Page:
Arthur's First "Appearance" On Murray Franklin
Another clearly signposted daydream sequence is Joker's appearance as an audience member on the Murray Franklin talk show. As Arthur and his mother settle down to watch their favorite TV host, Arthur begins experiencing a reverie in which he is plucked from the audience by Franklin himself to come down and appear on the show. While Joker makes little attempt to paint this scene as reality, the sequence does hint towards several parts of Arthur's psyche that become vital later in the story.
Not only does Arthur idolize Franklin, he mentally holds the TV personality up as some kind of father figure, which explains why Joker reacts so badly when Robert De Niro's character mocks Arthur's stand-up comedy routine and laughing condition. The scene also foreshadows Arthur's love of the limelight and desperation to be recognized, as well as his belief that appearing on the Murray Franklin show would represent the pinnacle of his entire life. All of these elements combine in explosive fashion in Joker's finale.
Arthur's Laughing Condition
Obviously, it's rarely appropriate to discredit a person's medical issue, but Arthur Fleck is a serial killer, so questioning the validity of his laughing condition is, frankly, fair game. First and foremost, Pseudobulbar Affect is a genuine medical condition whereby a person's outward expressions don't reflect their true emotional state, and this can indeed result in unwanted hysterical laughter at inappropriate times. Joker also strongly suggests that Arthur's condition might be the result of a head injury suffered during childhood.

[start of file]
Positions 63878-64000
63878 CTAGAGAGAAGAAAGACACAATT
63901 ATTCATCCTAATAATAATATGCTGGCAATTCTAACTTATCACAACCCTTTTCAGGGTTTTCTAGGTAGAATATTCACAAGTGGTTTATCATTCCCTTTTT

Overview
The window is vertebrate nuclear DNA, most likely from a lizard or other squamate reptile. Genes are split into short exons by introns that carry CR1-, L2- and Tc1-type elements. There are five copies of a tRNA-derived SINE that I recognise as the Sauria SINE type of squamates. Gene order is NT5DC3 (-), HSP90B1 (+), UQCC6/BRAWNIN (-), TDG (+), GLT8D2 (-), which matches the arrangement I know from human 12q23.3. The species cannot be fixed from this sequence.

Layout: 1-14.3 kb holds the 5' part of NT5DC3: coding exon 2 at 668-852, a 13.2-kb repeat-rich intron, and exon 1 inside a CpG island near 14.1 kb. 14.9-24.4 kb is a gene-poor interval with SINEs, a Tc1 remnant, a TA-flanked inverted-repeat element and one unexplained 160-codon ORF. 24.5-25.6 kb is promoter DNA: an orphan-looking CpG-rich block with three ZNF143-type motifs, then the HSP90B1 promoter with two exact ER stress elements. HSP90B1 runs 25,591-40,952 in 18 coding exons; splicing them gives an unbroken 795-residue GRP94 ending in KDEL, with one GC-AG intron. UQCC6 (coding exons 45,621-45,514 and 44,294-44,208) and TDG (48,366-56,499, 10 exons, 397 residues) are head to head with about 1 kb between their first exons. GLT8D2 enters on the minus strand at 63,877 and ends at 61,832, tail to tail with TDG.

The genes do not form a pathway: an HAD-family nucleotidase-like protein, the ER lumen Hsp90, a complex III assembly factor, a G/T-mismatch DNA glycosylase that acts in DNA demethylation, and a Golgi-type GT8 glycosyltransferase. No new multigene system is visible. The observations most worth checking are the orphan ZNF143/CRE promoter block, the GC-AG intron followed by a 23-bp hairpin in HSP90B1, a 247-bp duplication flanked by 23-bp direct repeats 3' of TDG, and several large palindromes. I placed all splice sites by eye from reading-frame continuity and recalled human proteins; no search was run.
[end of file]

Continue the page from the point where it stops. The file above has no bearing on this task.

Somewhat similarly to Tourette's syndrome, Arthur's laughing seems most likely to occur during periods of great stress, such as his first comedy show or when confronted by a woman on the bus. The more confident "Joker" persona Arthur adopts in the film's final act suffers far fewer outbursts. While it's possible that Joker is merely less prone to stress than Arthur, and therefore less likely to trigger his condition, it wouldn't be a huge stretch to imply that the entire laughing condition could be psychosomatic. Arthur's preoccupation with comedy and making people laugh might've directly led to him unconsciously laughing in awkward situations - a kind of dark humor that the Joker would be proud of. It also wouldn't be too difficult to print and laminate a bogus medical card.
Penny Fleck & Thomas Wayne
Thanks to Arthur liberating some medical records from a disgruntled admin assistant, viewers know that Arthur was adopted by Penny Fleck, a woman who was at one time diagnosed with a severe mental illness and found to have neglected and abused the child in her care. The same records state that Arthur's biological parents aren't known, which fits with the traditional backstory of Joker in terms of his identity being a mystery.
Penny, however, maintains that Arthur is not only her son, but that Thomas Wayne is his father, with Penny having worked for Wayne Enterprises in the years prior. Like Thomas himself, the audience is encouraged to dismiss Penny's words as the ramblings of a deeply troubled woman but, as with everything in Joker, the obvious answer isn't necessarily the correct one. Joker's Thomas Wayne is far less virtuous that the character's usual portrayal and if he did have a secret affair with a worker, it wouldn't be outside of Wayne's considerable influence to have records altered in order to protect his reputation and prevent any illegitimate children inheriting a slice of the family fortune.